- Emotional Regulation - (Expounded on deeper in this article which opens in a new window)
Long Term Planning
Most people in CoP (Culture of Poverty) never learn the skills of long term planning because they have to learn how to survive day to day. Those day to day skills beget decision making that limits the ability to make longer term plans. Cyclically planning ahead, even 24 to 48 hours ahead, is not beneficial for today and becomes an unused or unlearned skill. This plays out in how they spend their money (spending their bank account down to zero is normal), how they socialize (doing whatever comes up at any moment) and the type of employment/money making opportunities they take (make as much money now as possible).
In the CoP community is vital. Many of these communities learn how to lean on each other for help. When one family in the community is struggling others come around to help that family. It might not be with money but a couch to sleep on, a car to borrow, a little food here and there. In non-CoP communities they have the finances to deal with their own issues and problems. Often in CoP that dependence spawns loyalty on both sides. Gangs will often given young athletes a pass, and actually provide protection, instead of recruiting them. Those that actually make it out of the CoP then feel a sense of loyalty to take care of those who are still in, in the same way they saw them taking care of their family growing up. That loyalty creates situations where, especially those who hit it big like Gordon, make it a point to stay loyal, Blind Loyalty, to his people from when he grew up.
Pride and image go together greatly in the CoP. Financial status, especially for men, tends to be an identifier. In the CoP, even if you don’t have the money, presenting well and putting off a good image, like you have money, is important. It isn’t surprising to see cars with really expensive systems but the bumper falling off. Children wearing the newest desire labels but crying because they are hungry. Buying expensive electronics or jewelry when the tax refund check comes in, instead of getting a new roof put on the house. All of these things are to present an image, to feel proud.
Remember there is not a goal of making excuses for Gordon here. Many people, generally about 25%, make it out of the CoP and are successful in their lives. Gordon has the opportunity to do so himself but needs the support, education and patience to make that happen. The Dr. Phil answer, someone who isn’t licensed and is not respected in the MH community, is to just stop making poor decisions. As a fan of the Browns and Gordon, I want it to be that easy. Sadly it is not.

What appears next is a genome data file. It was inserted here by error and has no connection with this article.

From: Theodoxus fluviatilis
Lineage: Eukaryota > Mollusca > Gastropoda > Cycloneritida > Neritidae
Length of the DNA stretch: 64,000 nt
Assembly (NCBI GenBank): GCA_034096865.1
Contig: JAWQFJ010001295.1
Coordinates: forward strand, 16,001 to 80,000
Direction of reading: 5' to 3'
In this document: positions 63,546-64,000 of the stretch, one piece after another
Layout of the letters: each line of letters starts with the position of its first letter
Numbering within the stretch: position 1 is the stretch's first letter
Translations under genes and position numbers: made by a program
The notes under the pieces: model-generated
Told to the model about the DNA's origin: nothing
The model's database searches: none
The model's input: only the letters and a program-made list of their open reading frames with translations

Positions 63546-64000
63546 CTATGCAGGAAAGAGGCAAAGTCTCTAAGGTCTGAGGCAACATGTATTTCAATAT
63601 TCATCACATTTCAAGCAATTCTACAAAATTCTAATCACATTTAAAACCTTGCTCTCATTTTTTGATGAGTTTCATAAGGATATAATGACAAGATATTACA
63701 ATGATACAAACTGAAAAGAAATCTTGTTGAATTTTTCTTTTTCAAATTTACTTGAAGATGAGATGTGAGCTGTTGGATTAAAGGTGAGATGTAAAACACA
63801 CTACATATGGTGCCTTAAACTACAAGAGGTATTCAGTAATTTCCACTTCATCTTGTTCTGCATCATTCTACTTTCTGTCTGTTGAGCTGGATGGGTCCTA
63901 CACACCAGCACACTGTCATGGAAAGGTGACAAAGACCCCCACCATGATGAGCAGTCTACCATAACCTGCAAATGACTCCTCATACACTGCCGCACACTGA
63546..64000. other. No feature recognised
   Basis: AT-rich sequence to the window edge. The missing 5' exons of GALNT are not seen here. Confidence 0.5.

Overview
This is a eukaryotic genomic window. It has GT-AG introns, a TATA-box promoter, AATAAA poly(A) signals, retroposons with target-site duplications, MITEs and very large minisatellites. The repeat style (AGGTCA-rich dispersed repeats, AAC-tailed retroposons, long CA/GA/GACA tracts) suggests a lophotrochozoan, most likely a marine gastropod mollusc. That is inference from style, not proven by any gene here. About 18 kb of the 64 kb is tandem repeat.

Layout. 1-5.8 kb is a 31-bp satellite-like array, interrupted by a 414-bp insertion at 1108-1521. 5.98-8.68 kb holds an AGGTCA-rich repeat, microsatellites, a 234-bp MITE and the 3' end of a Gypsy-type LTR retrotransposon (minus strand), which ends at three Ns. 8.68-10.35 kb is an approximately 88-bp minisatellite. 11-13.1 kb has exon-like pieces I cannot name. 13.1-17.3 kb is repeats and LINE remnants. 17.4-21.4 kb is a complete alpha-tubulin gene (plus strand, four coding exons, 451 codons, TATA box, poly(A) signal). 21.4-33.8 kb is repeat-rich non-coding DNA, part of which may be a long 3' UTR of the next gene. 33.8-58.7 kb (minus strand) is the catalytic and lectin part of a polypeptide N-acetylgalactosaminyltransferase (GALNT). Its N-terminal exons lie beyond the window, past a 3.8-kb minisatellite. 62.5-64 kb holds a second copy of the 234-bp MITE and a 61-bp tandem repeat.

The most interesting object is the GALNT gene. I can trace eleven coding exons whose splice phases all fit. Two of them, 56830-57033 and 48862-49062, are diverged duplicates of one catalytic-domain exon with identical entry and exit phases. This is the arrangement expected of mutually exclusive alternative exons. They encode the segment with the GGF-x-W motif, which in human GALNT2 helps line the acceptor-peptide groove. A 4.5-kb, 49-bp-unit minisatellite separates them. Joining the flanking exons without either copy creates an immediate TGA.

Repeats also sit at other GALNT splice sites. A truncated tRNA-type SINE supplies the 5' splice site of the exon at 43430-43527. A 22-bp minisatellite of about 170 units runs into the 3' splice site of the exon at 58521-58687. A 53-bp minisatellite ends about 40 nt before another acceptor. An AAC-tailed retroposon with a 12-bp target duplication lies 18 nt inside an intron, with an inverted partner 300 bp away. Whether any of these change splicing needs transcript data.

I hope something here was beneficial to you today. I hope it sparks discussion not derision. I hope Gordon gets his act together, and is not suspended at all, before his career spirals away. I hope no matter what Gordon is successful.
Josh Gordon is not like you. Josh Gordon is not like me. That doesn’t make him better, that doesn’t make him worse. It makes him Josh Gordon. Yet just like you, who has overcome a variety of things to make it to where you are today, Gordon has a chance to do so as well. It is important as fans, as people, we stop putting our experiences and our expectations on other people. We should expect all people to make healthy, positive and lawful choices. When they don’t, as many don’t, the legal system has the responsibility of judging and holding them accountable. What you and I do is up to us.
The Browns on the other hand have a decision to make. Should they cut Gordon to make it clear they won’t allow poor choices? Gordon then could go on to sign anywhere if/when he is reinstated. Gordon could then go on to destroy the league at the receiver position, not on the Browns. Or the Browns can keep him around, since they won’t have to pay him during his suspension, look to help him while risking his behaviors getting worse and possibly reap the possible benefits on the other side. There is no wrong decision, but hopefully an informed decision.
Can you relate to Gordon? Do you understand Gordon better now? What do you think the Browns should do?